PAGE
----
The United States Steel Corp. plan to provide financing for its Canadian unit in creditor protection is running into strong opposition from the Ontario government, the United Steelworkers union and other participants in the restructuring talks.
The battle lines have been drawn over U.S. Steel's plan to provide $185-million in debtor-in-possession (DIP) financing for U.S. Steel Canada Inc., which was granted protection under the Companies' Creditors Arrangement Act (CCAA) last month.
U.S. Steel controls the Canadian company and is its sole shareholder, guarantees $100-million in U.S. Steel Canada obligations and is its major debt holder. It is also the "purported secured creditor, purported unsecured creditor, integrated business partner and potential bidder for U.S. Steel Canada's assets," the Ontario government said in a court filing.
The filing noted that the parent company told U.S. Steel Canada that the Canadian unit would not be permitted to borrow money from any other lender that would rank ahead of U.S. Steel in any debt repayment.
But U.S. Steel Canada "should be able to consider and advance all restructuring alternatives for the benefit of its stakeholders without its controlling parent and sole shareholder restricting those alternatives at the outset of the CCAA proceedings," the provincial filing said.
The Pittsburgh-based company is scheduled to ask the Ontario Superior Court on Monday to approve the DIP loan, which will cover the Canadian unit's financial needs through Dec. 31, 2015. Ernst & Young, the court-appointed monitor in the restructuring, supports the U.S. Steel financing.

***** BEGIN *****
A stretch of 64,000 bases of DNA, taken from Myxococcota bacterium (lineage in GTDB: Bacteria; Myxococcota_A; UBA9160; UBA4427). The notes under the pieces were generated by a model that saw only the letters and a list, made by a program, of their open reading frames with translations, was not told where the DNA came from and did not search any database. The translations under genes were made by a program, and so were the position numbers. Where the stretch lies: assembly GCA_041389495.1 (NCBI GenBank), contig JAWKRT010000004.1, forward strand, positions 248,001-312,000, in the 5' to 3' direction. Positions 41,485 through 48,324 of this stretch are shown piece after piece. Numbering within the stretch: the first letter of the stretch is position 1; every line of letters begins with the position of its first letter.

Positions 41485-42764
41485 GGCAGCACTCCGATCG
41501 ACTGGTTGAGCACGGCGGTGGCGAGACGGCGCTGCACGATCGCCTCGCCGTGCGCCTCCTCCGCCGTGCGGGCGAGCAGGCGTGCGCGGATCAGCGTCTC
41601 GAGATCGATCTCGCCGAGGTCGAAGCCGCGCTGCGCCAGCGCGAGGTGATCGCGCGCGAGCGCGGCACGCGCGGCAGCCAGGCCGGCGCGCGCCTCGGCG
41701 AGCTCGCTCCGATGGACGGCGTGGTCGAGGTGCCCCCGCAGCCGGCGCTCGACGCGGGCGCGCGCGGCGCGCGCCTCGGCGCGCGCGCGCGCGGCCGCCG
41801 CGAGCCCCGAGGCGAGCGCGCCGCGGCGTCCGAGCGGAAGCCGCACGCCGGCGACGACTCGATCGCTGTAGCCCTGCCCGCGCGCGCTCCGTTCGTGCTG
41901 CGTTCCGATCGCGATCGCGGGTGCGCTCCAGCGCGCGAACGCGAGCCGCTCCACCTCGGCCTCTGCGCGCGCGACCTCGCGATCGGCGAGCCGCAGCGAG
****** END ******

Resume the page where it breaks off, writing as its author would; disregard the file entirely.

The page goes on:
But other stakeholder groups weighed in against the plan in the first test of wills between the steel company and key stakeholders. The province is involved because it backed a $150-million loan that U.S. Steel Canada will have to repay by the end of next year and its Pension Benefit Guarantee Fund could be on the hook for as much as $400-million if U.S. Steel Canada's pension plans are wound up.
The United Steelworkers criticized the DIP financing proposal as "a thinly veiled loan-to-own strategy" that sets up U.S. Steel as a preferential bidder for the steel maker's Lake Erie Works in Nanticoke, Ont. The Lake Erie and Hamilton assets are part of U.S. Steel Canada, so if U.S. Steel wants to own them after the restructuring it has to buy them from its Canadian unit.
The Lake Erie works, which began turning out steel in 1980, are regarded as more desirable assets than the 104-year-old Hamilton operations. The Hamilton Works, which no longer makes steel, but includes two finishing mills and coke ovens, carries the lion's share of an overall pension solvency deficiency of $838.7-million.
The union also disputed contentions U.S. Steel Canada president Michael McQuade made in court documents last month that the union refused to sign a confidentiality agreement on a restructuring plan before the company sought protection under the Companies' Creditors Arrangement Act.
A written description of a restructuring plan and access to financial information were among the requests the union made in return for agreeing to confidentiality, the union said in court documents filed Thursday.
"United States Steel never responded meaningfully to these overtures," the union said.
"The DIP lender is the parent of the debtor, controls the debtor's order book and is a potential bidder in any sales process," the union noted.
The union urged the Ontario Superior Court to order mediation talks between the union, the company, the chief restructuring officer and other stakeholders to work out terms of a debtor-in-possession financing.
U.S. Steel Canada spokesman Trevor Harris said the company would not comment on the objections filed by stakeholder groups.